Naser-e Khosraw on Fatimid Cairo’s Biggest Ceremony, from Michael Wolfe’s “One Thousand Roads to Mecca”

IN PART II OF NASER-E KHOSRAW’S TRAVELS

“….There is a lighthouse that I saw in Alexandria, on top of which used to be an incendiary mirror. Whenever a ship came from Istanbul and approached opposite the mirror, fire would fall from the mirror and burn the ship up…. On the morning when the Sultan is going out for the ceremony, ten thousand men are hired to hold the steeds….At some distance behind all of these comes the Sultan [al-Mustansir], a well-built, clean-shaven youth with cropped hair, a descendant of Husayn son of Ali. He is mounted on a camel with plain saddle and bridle with no gold or silver and wears a white shirt…”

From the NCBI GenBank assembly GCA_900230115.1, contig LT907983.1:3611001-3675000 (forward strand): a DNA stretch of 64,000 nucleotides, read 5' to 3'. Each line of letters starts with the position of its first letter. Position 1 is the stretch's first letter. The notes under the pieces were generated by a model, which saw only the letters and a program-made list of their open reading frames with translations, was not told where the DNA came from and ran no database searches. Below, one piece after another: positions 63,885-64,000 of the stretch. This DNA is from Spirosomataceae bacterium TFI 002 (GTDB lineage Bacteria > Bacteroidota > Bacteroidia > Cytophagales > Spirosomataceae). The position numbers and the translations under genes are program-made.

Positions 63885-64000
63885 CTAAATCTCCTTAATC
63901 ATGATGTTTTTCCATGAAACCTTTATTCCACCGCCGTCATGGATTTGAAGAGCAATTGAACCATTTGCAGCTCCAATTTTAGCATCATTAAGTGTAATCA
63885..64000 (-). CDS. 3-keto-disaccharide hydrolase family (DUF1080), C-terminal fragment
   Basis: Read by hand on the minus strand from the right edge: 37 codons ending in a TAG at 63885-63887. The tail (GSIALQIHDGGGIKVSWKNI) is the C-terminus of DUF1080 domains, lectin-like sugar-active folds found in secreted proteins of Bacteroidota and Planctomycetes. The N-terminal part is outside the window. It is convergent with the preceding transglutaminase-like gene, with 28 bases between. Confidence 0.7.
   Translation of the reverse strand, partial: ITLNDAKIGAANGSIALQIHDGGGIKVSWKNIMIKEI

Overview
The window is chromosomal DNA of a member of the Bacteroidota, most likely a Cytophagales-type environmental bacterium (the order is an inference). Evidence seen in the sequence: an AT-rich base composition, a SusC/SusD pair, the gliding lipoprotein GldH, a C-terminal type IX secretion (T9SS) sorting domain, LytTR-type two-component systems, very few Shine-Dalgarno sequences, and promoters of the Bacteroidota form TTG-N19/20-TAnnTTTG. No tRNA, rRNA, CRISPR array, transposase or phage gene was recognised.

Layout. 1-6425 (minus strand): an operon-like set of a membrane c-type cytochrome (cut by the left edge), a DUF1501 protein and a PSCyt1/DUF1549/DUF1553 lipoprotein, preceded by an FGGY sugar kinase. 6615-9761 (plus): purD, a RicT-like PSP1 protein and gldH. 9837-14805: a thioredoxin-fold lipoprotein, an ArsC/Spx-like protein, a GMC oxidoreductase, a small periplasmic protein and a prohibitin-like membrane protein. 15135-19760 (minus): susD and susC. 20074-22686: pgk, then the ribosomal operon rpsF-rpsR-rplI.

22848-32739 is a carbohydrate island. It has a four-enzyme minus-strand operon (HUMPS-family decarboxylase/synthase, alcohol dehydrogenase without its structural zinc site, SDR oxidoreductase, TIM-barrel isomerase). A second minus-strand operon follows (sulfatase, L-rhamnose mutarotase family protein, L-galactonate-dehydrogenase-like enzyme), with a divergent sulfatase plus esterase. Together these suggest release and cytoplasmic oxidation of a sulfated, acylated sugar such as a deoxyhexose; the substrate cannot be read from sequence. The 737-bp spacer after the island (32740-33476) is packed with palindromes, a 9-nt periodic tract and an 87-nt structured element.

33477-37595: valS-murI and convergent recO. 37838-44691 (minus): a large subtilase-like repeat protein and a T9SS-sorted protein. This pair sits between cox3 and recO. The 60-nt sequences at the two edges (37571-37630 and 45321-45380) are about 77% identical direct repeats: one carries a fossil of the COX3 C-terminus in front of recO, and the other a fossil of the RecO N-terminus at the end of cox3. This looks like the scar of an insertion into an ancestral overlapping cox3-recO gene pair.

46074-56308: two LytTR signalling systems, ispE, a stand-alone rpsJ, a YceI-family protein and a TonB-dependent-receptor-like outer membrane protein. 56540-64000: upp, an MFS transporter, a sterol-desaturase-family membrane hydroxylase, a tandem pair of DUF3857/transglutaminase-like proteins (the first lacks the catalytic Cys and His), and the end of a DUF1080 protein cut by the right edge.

Naser-e Khosraw in Fatimid Cairo: From “One Thousand Roads to Mecca” Edited by Michael Wolfe

Map of Naser-e Khosraw’s travels as described in his “Safarnama” or the Book of Travels. Credit: Wikipedia. Please click for article.

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Previous instalment: One Thousand Roads to Mecca: Naser-e Khosraw’s Writing About the Muslim Pilgrimage

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